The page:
The choice for the only contested seat on the Georgia Supreme Court this year is between a Bush political appointee with zero experience as a judge, and a sitting justice who's been a member of the state's highest court for longer than her opponent's been a lawyer.
Clearly, Justice Carol Hunstein is the more qualified candidate. She has a track record of standing up for the law, and a history -- contrary to her challenger's mudslinging -- of toeing neither the liberal nor the conservative line.
That's more than we can say for Mike Wiggins, deputy general counsel in the Department of Homeland Security. Though Hunstein has raised more than four times the campaign money of Wiggins, Wiggins' campaign is getting big bucks from the Safety & Prosperity Coalition, a special-interest political action committee bent on stacking the courts with puppets who would weaken labor, tax and environmental laws. The big-business PAC has dropped nearly $320,000 to influence the Supreme Court race.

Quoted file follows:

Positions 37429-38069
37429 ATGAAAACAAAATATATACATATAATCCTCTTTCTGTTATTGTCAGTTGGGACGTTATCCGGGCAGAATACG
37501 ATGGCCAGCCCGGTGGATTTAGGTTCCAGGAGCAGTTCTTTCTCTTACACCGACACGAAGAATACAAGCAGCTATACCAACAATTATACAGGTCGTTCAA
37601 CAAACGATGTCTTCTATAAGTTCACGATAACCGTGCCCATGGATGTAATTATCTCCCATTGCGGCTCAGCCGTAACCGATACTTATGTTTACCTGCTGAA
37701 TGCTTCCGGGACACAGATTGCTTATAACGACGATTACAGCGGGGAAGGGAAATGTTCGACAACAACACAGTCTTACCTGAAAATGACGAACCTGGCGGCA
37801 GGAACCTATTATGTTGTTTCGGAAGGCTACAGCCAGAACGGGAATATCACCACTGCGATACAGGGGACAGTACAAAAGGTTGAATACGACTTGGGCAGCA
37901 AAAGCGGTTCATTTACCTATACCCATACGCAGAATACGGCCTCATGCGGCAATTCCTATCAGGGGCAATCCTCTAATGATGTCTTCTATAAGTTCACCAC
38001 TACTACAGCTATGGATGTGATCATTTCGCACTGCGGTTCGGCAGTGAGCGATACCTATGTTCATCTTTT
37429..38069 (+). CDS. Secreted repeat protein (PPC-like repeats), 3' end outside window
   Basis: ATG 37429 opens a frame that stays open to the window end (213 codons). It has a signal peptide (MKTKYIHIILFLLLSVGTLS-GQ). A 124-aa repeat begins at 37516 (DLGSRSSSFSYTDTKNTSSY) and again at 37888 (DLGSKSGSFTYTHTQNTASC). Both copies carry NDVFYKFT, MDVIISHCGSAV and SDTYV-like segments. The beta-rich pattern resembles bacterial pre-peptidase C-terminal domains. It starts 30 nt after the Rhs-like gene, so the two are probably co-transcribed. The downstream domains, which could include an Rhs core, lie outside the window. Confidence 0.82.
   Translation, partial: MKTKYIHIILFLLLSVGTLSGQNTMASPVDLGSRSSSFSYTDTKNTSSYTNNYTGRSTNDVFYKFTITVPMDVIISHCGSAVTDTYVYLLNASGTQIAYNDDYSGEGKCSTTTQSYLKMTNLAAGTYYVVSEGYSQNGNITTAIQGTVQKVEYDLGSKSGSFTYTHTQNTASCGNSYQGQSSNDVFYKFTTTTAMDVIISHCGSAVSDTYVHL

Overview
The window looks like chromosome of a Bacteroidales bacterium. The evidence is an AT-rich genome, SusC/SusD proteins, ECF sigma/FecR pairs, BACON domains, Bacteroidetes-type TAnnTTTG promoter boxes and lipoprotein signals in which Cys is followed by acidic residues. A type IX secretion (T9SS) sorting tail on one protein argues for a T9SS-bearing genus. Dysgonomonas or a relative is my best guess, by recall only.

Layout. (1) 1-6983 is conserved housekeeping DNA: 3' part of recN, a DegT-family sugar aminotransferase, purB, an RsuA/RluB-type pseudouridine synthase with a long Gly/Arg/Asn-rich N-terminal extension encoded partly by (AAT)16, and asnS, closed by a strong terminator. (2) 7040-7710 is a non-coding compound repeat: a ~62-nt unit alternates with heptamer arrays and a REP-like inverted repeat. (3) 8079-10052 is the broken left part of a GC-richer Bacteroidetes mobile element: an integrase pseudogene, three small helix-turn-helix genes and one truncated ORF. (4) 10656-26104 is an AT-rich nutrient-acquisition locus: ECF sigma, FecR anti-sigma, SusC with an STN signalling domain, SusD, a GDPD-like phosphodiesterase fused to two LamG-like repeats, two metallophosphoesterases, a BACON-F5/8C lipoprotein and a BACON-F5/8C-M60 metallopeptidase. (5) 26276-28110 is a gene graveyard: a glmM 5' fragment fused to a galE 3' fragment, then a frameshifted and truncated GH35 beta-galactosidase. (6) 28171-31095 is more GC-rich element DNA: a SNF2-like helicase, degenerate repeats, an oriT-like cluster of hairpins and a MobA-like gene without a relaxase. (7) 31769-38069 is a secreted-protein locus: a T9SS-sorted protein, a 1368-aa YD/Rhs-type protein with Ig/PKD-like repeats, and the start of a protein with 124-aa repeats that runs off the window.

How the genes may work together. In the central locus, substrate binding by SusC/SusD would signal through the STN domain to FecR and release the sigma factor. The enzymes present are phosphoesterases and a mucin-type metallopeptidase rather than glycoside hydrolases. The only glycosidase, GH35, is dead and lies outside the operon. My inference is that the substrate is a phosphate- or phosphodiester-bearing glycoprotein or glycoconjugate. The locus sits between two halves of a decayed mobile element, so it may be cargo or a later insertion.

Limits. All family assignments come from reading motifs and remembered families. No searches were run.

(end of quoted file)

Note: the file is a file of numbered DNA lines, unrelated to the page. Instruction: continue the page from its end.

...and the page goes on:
"I feel as if my candidacy is not just about me winning re-election," says Hunstein, who was appointed to the court in 1992 by then-Gov. Zell Miller. "It's really about keeping Georgia's judiciary fair and impartial and out of partisan politics."
We hope Hunstein sends the same clear message to special interests that Georgia's chief justice, Leah Sears, sent in 2004, when she was targeted by a well-organized state GOP -- despite the fact that judge's races in Georgia are nonpartisan.
Sears soundly beat her opponent. So should Hunstein.
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